Join Julio Appling for an in-depth discussion in this video Understanding Google Apps, part of Administering Google Apps.
- Before we discuss Google Apps for Work, let's take a moment to establish what we're referring to in terms of Google Apps. Google Apps are Cloud-based applications provided by Google. The Cloud refers to applications that live on the web and are not stored on a local computer. Cloud-based applications are accessed by an internet connection, typically through a web browser. And although in most cases documents can be exported and downloaded from the application to one's local machine, the documents are saved online. With traditional desktop application suites, documents are saved locally.
Users can then share the documents with others by attaching the file to an email and sending or saving to portable storage. With applications in the Cloud, the document is saved online, where multiple users can access it. This enables a number of collaborative features which would not be otherwise possible. At the center of Google services is Google Drive, an online file storage service that also includes desktop storage and synchronization as well as Google Docs, spreadsheets, presentations, drawings, and forms.
Files saved to Google Drive can be used as attachments in Gmail and Google Calendar. Photos stored in Drive can be shared with others through the Google Plus social network. And documents created with Drive may be shared and collaborated upon with other Google users. The Google Drive client can be installed locally, enabling document synchronization between Drive and any other device in which the client or app is installed. Where Google initially provided one gigabyte of storage to users, this amount has steadily increased to keep pace with the large storage demands of multimedia files.
A single Google user account has a storage quota shared between Gmail, Google Drive, and Google Plus. At the time of recording, Google has recently announced Google Photos, where photos may also be stored and shared. Users have the freedom to share and collaborate from any internet-enabled device or location. This includes mobile devices, where the Google Drive app may be downloaded and installed. This can be an attractive offer for users who need to access files and documents from any device in any location. Documents created and modified using the Google Docs file format do not count against the user's storage quota, and can be made available for offline viewing and editing.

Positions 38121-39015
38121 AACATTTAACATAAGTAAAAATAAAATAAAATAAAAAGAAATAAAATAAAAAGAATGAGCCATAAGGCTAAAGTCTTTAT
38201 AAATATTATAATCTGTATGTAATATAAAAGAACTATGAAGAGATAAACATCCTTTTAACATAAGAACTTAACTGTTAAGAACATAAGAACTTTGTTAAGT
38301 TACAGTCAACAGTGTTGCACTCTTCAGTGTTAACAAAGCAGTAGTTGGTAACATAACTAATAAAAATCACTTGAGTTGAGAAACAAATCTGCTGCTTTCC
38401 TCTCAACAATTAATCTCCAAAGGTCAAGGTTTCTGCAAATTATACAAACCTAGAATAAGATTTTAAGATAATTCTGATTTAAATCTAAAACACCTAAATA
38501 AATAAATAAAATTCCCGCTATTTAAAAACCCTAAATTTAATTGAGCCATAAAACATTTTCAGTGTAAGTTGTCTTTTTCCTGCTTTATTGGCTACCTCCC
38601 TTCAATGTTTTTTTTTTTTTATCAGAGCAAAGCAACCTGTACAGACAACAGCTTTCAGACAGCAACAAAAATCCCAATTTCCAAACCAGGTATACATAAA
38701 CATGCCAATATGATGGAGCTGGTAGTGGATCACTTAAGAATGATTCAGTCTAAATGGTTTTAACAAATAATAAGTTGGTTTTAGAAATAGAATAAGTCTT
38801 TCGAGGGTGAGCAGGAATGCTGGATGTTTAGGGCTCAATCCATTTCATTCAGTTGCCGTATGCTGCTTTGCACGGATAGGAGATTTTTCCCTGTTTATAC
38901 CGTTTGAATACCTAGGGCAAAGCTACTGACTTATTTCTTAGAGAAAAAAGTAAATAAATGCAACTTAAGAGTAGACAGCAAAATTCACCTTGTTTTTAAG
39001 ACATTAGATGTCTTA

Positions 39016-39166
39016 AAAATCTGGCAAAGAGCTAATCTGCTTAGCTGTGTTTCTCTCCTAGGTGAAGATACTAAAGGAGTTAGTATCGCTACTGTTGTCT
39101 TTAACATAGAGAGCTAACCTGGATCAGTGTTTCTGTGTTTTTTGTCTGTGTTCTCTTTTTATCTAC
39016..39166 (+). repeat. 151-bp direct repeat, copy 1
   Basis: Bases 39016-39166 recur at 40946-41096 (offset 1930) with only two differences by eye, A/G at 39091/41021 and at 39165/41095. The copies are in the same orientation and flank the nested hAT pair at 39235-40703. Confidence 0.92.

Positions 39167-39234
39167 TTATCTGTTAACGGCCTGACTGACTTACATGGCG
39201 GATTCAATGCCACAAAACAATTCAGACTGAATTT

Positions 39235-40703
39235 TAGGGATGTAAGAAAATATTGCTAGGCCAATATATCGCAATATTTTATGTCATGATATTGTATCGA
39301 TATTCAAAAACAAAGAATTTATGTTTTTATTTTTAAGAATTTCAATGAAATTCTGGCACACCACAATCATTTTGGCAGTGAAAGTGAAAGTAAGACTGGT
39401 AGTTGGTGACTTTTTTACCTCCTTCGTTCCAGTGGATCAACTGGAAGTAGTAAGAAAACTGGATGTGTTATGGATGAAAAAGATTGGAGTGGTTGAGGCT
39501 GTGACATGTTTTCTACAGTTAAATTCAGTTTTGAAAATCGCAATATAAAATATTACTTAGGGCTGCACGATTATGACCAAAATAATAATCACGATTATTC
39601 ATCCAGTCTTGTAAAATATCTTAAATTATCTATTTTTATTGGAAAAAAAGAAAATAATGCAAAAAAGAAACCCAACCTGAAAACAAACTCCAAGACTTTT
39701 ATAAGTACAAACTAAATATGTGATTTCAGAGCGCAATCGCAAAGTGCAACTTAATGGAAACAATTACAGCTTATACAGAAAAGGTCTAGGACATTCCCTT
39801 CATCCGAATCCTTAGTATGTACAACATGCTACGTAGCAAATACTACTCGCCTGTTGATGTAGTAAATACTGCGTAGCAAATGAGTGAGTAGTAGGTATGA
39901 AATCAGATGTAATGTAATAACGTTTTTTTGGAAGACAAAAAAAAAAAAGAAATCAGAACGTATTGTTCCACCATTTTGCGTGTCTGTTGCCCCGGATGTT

Multiple users can edit Google Docs simultaneously, and a revision history is maintained, logging all the changes to the document and making it possible to roll back undesired changes. Most Google services require a Google account, which provides access to Google's suite of applications. Though some applications such as YouTube and Google Documents can be accessed and used by non-Google users without signing in, an account is required to make use of the full range of collaborative and file storage features. A public Google account is free to sign up for and it may be used to access not only the standard Google apps, but additional Google services not included in the Apps for Work suite.
- Choosing a Google plan
- Setting up your own domain
- Migrating data
- Choosing services
- Adding users
- Managing access and privilege levels
- Managing groups
- Setting up Gmail
- Working with reports